We all know the importance of encouraging students to read over the summer. Numerous studies show that students who read regularly over the summer continue to improve their reading skills and are better prepared for learning new skills when they return to school. Summer reading nourishes the brain, giving students the benefits of an increased vocabulary and a broader background knowledge which helps them form connections with new knowledge.
Recently I was part of a discussion with several other media specialists about the best ways to promote summer reading. We discussed a variety of programs, promotions and reading lists. Our experience has taught us that the greatest factor in getting kids to read over the summer is choice. When students choose what they read based on their own personal interests and curiosities, they are more likely to open a book over the summer, enjoy it and stick with it.
Below are some tips for promoting summer reading:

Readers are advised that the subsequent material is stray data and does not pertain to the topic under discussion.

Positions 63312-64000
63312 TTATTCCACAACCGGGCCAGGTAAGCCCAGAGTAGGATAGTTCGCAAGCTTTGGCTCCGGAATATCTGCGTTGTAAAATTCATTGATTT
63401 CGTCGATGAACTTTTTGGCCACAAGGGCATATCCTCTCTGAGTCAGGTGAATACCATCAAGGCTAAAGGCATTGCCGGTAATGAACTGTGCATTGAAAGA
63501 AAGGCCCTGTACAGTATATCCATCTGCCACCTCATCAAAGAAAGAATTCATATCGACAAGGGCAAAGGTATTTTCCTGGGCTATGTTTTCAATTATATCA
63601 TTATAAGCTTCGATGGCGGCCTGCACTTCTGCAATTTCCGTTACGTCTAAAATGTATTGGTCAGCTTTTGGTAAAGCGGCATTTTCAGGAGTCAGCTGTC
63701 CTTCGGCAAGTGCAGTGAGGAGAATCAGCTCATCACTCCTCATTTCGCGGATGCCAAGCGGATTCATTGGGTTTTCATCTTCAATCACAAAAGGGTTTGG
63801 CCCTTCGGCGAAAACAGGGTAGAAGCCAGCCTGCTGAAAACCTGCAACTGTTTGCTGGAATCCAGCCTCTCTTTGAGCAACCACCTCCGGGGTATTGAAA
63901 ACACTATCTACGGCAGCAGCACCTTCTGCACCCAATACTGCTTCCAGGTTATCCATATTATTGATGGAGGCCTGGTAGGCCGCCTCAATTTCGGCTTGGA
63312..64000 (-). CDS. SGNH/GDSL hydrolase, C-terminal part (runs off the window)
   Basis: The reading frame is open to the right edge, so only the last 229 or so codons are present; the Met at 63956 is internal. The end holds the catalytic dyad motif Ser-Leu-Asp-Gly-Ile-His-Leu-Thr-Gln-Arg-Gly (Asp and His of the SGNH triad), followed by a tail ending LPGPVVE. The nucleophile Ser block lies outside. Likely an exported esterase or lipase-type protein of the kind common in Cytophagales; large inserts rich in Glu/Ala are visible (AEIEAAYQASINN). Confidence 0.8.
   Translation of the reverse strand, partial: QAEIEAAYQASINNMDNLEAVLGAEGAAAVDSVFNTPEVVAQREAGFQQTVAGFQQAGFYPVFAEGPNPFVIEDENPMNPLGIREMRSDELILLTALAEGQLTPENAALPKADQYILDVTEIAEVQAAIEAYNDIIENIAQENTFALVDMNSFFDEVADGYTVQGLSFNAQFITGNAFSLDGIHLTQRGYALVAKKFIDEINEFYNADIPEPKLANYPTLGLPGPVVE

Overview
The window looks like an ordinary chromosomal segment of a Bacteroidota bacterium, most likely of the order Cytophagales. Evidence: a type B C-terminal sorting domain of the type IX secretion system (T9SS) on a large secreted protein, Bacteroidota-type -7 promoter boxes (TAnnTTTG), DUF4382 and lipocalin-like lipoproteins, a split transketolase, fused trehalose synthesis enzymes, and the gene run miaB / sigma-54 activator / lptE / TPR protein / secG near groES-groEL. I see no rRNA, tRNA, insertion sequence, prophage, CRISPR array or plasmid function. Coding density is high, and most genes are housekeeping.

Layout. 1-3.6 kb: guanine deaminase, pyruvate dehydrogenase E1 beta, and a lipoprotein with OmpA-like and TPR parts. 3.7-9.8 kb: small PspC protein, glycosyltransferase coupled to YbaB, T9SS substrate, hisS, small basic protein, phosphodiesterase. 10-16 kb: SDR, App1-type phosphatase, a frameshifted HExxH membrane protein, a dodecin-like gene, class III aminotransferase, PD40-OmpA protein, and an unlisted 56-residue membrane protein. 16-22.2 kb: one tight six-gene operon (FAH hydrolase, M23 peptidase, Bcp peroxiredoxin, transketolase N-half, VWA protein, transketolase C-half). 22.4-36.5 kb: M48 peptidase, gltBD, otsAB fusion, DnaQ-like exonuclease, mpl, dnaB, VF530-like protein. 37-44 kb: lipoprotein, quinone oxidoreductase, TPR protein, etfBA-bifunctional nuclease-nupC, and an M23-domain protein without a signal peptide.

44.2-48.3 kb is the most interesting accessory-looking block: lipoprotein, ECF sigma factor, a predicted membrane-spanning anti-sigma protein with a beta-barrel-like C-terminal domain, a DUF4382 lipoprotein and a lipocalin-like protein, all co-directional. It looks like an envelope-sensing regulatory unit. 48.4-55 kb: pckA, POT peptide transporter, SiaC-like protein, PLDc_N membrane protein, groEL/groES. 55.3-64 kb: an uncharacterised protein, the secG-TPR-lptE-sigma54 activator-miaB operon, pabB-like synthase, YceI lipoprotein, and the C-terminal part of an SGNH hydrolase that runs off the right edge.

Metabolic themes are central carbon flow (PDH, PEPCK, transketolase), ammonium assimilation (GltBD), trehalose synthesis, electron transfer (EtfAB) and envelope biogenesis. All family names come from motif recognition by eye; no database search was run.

- Help students connect with the public library by forming a partnership between your school and your local public library. Encourage parents to take their children to the the public library where students may register for their own library card. Invite students to come to the media center to show you their library card and have their picture made. (See picture of "Ticket to Adventure" bulletin board below.)
- Don't reinvent the wheel. Several bookstores and public libraries already have summer reading incentives in place. Many of these offer students a free book when they complete a reading log. Share these promotions with your school and encourage students to participate.
- Provide book talks on a variety of books or feature short video book trailers on your morning news show for several weeks before the last day of school. Be sure to include a variety of genres to appeal to a broad audience.
- Encourage staff to share their own excitement about summer reading. Take pictures of staff members holding a book they plan to read this summer for a special pre-summer bulletin board. (See picture below.)
- Keep it simple and remember: enthusiasm is contagious!
|Pictures of students showing off their public library cards|